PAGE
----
In the middle of 19th century, Russia sees a rise in nationalist and democratic sentiment, leading to emergence of new progressive trends and phenomenon in all kinds of art. A group of young men with a passion for music unites around Mily Alexeyevich Balakirev, a gifted composer and pianist, a charismatic “thought leader” with firm musical principles, involving further development of Glinka’s democratic traditions, creating art based on Russian national themes and peculiarities of folk culture.
At first, being the only professional musician in the group, Balakirev acted as a mentor to his friends and encouraged their amateur compositional efforts, however, soon, each of them developed into an established creative personality. Meanwhile, Alexander Porfiryevich Borodin was an academician of the Imperial Medical Surgery Academy and pursued a successful career in chemistry; Cesar Antonovich Cui made a brilliant career as a military engineer, where he rose to the rank of engineer-general, and eventually attained an academic status of professor of fortifications; Nikolai Andreyevich Rimsky-Korsakov was a navy officer; Modest Petrovich Mussorgsky was a military officer, however at the age of 19 he resigned from the military to devote himself to music. A very important role in activities of the Balakirev’s group was played by the great Russian critic Vladimir Vasilievich Stasov. It was he who had first coined the expression “the mighty handful” in his newspaper article: “...how much poetry, feeling, talent and intelligence are possessed by a small but already mighty handful of Russian musicians”. Later, the expression became very widespread and attributable to the group along with the Five and the Mighty Five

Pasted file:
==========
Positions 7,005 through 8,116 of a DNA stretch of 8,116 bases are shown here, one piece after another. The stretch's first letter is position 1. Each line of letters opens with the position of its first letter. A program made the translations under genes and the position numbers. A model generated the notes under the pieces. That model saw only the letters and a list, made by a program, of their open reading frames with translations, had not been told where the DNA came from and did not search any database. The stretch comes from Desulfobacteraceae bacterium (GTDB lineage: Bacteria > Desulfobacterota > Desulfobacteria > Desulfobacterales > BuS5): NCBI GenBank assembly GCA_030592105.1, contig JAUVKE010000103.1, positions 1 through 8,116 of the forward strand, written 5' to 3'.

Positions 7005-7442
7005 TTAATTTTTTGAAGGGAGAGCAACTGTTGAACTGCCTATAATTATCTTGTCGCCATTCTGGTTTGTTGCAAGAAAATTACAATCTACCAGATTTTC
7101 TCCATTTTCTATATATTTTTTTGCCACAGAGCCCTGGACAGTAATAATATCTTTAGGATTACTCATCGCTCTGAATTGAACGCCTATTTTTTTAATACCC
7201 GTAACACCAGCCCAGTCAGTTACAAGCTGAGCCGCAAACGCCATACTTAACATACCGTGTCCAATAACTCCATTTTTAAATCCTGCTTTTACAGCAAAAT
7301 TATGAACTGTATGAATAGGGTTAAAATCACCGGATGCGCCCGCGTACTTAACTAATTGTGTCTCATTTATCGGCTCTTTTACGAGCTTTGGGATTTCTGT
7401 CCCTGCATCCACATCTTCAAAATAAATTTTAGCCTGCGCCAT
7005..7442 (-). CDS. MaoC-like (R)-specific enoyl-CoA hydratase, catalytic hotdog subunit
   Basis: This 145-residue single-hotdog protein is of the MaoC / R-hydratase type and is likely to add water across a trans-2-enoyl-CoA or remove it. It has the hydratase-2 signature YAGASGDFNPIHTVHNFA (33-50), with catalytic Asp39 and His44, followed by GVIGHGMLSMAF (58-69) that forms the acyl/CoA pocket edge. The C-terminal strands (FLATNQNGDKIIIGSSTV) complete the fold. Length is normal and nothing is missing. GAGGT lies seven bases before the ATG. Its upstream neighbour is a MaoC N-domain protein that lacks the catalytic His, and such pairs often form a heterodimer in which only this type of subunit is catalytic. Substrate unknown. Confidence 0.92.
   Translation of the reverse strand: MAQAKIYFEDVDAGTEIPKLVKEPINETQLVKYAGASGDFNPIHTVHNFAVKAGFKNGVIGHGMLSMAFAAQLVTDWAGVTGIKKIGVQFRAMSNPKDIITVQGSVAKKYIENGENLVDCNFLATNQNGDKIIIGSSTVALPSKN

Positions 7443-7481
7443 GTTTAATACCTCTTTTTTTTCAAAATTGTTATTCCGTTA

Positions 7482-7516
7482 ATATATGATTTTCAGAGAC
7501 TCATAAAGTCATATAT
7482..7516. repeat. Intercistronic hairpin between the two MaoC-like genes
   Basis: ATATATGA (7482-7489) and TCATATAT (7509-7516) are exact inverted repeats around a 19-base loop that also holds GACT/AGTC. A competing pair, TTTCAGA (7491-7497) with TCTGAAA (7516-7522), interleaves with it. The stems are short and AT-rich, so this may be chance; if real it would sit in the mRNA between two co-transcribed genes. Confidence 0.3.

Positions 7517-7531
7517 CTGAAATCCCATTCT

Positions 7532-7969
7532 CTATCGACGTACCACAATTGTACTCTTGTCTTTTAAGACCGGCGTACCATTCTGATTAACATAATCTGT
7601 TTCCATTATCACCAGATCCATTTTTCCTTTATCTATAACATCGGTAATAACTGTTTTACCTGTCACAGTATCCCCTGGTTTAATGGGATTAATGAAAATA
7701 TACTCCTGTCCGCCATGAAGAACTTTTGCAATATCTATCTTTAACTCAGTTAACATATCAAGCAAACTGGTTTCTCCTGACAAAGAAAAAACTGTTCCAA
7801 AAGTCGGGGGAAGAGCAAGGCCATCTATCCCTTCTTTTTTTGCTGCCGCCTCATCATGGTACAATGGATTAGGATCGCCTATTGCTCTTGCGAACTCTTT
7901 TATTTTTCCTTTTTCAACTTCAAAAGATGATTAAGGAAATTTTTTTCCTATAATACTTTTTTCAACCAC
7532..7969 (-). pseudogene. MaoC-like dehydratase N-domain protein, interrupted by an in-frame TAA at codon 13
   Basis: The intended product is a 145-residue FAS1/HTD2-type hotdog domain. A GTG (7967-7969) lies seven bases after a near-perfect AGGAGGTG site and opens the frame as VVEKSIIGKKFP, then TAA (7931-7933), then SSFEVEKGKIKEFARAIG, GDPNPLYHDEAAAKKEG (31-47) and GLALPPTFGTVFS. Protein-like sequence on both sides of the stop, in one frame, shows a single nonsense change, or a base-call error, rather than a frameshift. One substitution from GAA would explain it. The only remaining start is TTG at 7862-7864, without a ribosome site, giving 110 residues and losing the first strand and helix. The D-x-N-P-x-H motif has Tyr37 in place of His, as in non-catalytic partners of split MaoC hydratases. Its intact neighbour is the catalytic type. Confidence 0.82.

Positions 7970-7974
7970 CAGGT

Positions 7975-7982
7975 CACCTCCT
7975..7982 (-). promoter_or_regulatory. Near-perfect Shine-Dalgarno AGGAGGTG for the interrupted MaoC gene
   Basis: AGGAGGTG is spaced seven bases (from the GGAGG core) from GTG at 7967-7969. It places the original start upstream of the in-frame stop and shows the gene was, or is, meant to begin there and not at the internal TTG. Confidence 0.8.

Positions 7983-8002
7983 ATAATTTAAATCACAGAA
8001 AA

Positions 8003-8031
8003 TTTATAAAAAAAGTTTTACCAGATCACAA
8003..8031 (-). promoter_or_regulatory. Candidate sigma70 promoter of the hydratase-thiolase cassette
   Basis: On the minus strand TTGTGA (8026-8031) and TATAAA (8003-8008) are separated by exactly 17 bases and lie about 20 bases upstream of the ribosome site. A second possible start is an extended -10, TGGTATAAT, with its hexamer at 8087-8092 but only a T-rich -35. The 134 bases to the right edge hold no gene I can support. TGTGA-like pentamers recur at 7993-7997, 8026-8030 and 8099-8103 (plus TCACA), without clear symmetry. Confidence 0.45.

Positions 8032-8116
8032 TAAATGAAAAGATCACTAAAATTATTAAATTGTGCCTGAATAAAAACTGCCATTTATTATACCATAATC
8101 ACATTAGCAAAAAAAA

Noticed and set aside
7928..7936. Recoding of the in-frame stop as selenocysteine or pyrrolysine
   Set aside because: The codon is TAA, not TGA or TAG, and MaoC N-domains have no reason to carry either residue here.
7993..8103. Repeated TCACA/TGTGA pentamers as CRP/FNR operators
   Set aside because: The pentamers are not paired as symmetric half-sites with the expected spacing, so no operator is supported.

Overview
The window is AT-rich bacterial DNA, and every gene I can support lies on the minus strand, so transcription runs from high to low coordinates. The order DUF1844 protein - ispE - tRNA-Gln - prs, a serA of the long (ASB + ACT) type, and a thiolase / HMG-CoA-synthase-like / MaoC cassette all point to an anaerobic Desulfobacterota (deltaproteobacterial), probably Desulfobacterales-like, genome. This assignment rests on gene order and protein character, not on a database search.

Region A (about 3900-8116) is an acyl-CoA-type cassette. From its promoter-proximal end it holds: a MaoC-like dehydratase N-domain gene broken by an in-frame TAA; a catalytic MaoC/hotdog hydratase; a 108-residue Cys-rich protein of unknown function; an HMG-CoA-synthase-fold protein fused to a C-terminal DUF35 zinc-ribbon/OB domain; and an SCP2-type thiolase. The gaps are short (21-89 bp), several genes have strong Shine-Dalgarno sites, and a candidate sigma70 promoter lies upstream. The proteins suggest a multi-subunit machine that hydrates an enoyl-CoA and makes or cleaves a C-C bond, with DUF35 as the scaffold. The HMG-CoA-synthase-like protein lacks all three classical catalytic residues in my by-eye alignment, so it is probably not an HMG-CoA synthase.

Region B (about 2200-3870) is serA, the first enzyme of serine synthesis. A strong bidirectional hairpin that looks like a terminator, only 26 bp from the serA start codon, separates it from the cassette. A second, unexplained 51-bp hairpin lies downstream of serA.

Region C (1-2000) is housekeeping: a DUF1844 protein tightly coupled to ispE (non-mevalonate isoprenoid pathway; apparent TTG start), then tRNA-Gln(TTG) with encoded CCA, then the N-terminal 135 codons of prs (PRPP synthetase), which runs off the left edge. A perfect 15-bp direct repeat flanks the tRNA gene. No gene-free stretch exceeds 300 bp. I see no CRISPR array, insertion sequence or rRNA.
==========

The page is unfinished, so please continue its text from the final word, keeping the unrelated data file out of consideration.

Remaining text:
Although the focus area of the Balakirev’s group was opera, they made a considerable contribution to the development of all genres of Russian music, including the genre of chamber ensemble. One of the gems of Russian instrumental music is Borodin’s Quartet № 2, which he devoted to his wife - a faithful friend and a wonderful pianist. From the first sounds the listener is captivated by a soft charm, purity and delicacy of the Quartet music. The melodic beauty reaches its peak in the third movement - Notturno, as if wrapped in silvery moonlight. The second, Scherzo (a joke), and the fourth movements of the Quartet bring in liveliness, humour and playfulness.
The quintet for piano and winds by Rimsky-Korsakov is very complicated technically and demonstrates the composer’s highest level of mastery. At the same time, all three parts are stylistically different: the first movement is composed in the classic style of Mozart, the second is romantic with a fugue on a theme of Russian folk songs in the middle, and the finale overwhelms by its brilliant virtuosity.
The romances performed at the concert — Where are you, little star? by Mussorgsky, composed in the style of a folk song, the Sea by Borodin and his coquettishly playful The Beautiful Fisherwoman, Balakirev's passionate Embrace Me, Kiss Me and You Are Full of Enchanting Delight; elegiac reminiscences about the lost love The Dry Flower by Rimsky-Korsakov, Desire by Cui and his rousing Bolero will be illustrative of the rich variety of content and enthralling melodic beauty of vocal music by Russian composers.